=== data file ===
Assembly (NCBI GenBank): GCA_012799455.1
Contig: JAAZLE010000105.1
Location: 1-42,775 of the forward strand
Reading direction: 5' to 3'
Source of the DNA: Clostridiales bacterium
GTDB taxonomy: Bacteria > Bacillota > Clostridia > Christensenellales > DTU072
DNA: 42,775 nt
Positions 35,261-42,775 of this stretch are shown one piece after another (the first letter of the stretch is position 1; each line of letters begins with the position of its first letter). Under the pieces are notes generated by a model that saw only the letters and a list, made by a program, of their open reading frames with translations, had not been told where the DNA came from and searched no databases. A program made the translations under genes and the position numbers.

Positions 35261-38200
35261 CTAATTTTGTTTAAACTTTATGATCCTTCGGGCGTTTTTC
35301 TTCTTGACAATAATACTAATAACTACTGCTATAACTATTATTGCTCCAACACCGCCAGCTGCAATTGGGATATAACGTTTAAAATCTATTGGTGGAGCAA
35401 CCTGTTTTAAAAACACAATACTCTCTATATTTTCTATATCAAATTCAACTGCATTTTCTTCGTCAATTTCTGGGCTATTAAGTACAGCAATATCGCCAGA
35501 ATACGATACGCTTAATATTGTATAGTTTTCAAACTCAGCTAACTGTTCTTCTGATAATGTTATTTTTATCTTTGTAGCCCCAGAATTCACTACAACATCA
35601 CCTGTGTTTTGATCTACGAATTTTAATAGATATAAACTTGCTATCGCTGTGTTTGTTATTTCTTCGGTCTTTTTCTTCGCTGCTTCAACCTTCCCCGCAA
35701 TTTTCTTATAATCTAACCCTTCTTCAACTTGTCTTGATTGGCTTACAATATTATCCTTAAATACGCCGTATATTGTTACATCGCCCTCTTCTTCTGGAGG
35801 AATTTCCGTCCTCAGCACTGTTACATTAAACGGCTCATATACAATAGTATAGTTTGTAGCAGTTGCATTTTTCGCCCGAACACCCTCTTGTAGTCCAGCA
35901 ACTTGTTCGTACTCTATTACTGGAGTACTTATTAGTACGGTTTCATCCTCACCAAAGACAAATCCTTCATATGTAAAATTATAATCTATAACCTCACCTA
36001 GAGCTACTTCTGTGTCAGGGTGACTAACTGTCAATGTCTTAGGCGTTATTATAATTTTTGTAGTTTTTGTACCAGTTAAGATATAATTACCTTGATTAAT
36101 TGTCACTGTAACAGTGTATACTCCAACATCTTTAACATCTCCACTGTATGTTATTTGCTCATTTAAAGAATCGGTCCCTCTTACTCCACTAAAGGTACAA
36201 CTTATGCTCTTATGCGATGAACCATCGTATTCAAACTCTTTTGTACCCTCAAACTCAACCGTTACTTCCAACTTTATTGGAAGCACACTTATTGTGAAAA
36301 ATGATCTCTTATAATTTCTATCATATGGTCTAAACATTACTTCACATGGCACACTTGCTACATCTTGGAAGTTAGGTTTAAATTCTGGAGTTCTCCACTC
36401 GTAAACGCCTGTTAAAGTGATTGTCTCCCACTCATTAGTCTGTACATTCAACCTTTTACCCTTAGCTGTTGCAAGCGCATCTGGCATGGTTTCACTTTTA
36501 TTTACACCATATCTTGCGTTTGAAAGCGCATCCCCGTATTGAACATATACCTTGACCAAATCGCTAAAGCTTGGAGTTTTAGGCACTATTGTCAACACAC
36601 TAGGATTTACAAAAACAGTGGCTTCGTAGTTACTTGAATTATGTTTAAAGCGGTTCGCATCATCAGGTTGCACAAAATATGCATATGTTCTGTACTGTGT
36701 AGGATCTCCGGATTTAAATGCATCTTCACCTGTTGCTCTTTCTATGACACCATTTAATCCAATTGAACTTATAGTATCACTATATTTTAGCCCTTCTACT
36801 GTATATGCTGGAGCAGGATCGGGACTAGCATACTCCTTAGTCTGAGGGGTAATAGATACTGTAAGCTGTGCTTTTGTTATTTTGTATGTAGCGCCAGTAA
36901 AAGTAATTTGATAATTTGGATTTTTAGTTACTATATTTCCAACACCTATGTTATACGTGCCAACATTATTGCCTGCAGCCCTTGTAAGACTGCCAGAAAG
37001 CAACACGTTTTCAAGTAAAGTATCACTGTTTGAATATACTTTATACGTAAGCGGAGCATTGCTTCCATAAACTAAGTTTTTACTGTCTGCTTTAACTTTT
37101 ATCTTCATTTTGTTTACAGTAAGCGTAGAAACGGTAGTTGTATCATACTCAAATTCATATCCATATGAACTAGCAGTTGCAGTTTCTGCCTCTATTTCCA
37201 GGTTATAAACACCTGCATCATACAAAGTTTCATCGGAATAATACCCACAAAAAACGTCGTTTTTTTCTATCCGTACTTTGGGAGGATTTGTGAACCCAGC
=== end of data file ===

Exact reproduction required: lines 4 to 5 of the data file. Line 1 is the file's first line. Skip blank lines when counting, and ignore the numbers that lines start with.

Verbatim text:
Reading direction: 5' to 3'
Source of the DNA: Clostridiales bacterium